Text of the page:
I sure hope it's as good as they say it is and really does kill everything on your hands... I work in the NICU and manager told us that aside from an initial 1 minute wash upon arriving at work, we could conceivable NEVER use soap and water unless our hands were visibly soiled. And I asked her that straight out... I could actually go a 12 hour shift and only wash my hands that first time. Unless the emmollients build up and feel yucky.

    But certain things concern me... Like, does the stuff really get under your nails and around the cuticles well enough? What if you have fake nails? (no, not starting a debate)

    And what really doesn't add up to me is that we only have soap and water in our restrooms. Is the gel not good enough for after using the bathroom? If not, then it's never good enough IMO.
  10. by   NICU_Nurse
    We *just* had an inservice on this stuff less than a week ago. I also work in the NICU, and we were still encouraged to wash our hands frequently, but they admitted that unless you're vigilant about handwashing you probably won't be vigilant about using the gel either. We were instructed to do a good, up-to-the-elbows scrubbing with Betadine foam upon entering the nursery for the first time, and every time that we leave (i.e., to go to lunch,etc.) and return. We were also told to wash up if we have had any contact with blood or other bodily fluids. We should be using the gel, they said, in addition to and not instead of washing. For instance, if we change a diaper prior to a feeding, we should use the gel before moving from the genitals to the mouth unless we weren't wearing gloves and our hands actually touched the soiled area. Then, after contact with that particular baby is finished, we should use the soap to wash thoroughly before moving on to another baby. I, personally, think it is a great idea to have the pumps (we also have small bottles all over the place now). Unfortunately, our infection rate has managed to stay fairly high relative to some of the other hospitals (whether this is because we're a teaching hospital or not, I don't know...) and anything that helps to bring it down is fine with me. I *like* the gels- they make me feel a little more confident that I'm doing everything I can to decrease my patients' exposure to bugs/bacteria. I am still washing my hands frequently, but I also use the gel as a back-up. It does get greasy/gritty after multiple uses, and I usually do not reapply more than once before I wash my hands again anyway. We were told to put the gel under the fingernails as well, btw, and to allow it to dry before touching anything.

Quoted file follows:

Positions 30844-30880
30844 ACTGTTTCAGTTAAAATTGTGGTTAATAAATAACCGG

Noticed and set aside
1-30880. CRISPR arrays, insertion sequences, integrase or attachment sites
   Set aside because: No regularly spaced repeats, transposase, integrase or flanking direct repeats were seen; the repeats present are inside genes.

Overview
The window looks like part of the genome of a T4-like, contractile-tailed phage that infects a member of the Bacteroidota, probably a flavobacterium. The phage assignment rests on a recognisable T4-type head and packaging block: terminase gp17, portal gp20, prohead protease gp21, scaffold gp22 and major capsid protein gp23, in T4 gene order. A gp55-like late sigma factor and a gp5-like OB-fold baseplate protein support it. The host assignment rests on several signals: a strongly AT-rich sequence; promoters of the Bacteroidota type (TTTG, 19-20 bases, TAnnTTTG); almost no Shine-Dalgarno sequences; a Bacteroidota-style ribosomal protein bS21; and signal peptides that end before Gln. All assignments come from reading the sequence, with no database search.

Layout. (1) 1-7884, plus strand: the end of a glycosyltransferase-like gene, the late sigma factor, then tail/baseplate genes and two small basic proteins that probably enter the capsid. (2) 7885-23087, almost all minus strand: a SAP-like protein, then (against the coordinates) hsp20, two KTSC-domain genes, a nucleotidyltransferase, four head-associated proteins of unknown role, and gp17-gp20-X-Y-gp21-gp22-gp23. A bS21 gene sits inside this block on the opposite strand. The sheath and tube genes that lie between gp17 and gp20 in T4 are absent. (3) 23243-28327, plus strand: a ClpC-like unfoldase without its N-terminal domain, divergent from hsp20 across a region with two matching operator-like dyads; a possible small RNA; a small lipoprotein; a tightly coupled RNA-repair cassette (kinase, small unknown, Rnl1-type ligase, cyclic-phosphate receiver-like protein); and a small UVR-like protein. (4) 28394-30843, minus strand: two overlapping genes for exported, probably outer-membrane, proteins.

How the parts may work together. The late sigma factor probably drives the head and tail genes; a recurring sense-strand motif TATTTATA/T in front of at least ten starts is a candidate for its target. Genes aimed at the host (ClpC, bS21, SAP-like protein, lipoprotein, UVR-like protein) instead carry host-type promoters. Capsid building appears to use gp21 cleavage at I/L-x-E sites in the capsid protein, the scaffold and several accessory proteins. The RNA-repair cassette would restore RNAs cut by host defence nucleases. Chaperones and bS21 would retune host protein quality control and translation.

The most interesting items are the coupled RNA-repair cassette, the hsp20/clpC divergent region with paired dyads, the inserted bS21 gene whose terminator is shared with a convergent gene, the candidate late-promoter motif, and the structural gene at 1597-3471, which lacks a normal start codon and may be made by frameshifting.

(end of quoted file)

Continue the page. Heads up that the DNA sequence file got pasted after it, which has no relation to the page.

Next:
11. by   NicuGal
    We don't even do a scrub at the beginning of the shift anymore...we haven't for years I am not sure about this waterless system either. We were told the same thing, you could go 12 hours and not wash your hands. That is just kinda gross.

    And of course our hospital take the lowest bid and the stuff we got could eat the paint off your car! I said, why not just get cheaper and buy us each a bottle of alcohol and we can just douse our hands with that!
  12. by   Roland
    if any substance is capable of killing ALL pathogens (I think there are a few endospore forming bacilli that can even survive Iodine). With soap and water it is not necessary to KILL everything since effectiveness is achieved largely by WASHING THE PATHOGENS AWAY. This is to say nothing of more exotic agents such as prions which are resistent to almost everything EXCEPT being washed away. Give me soap and water any day.
  13. by   susanmary
    The antiseptic gels are outside every patient's room as well as stragetically placed in strategic points in the unit, outside med room, etc. I believe it is Purell. Very sticky and leaves residue. Slightly drying, but I use it. Prefer to wash my hands, and do so constantly.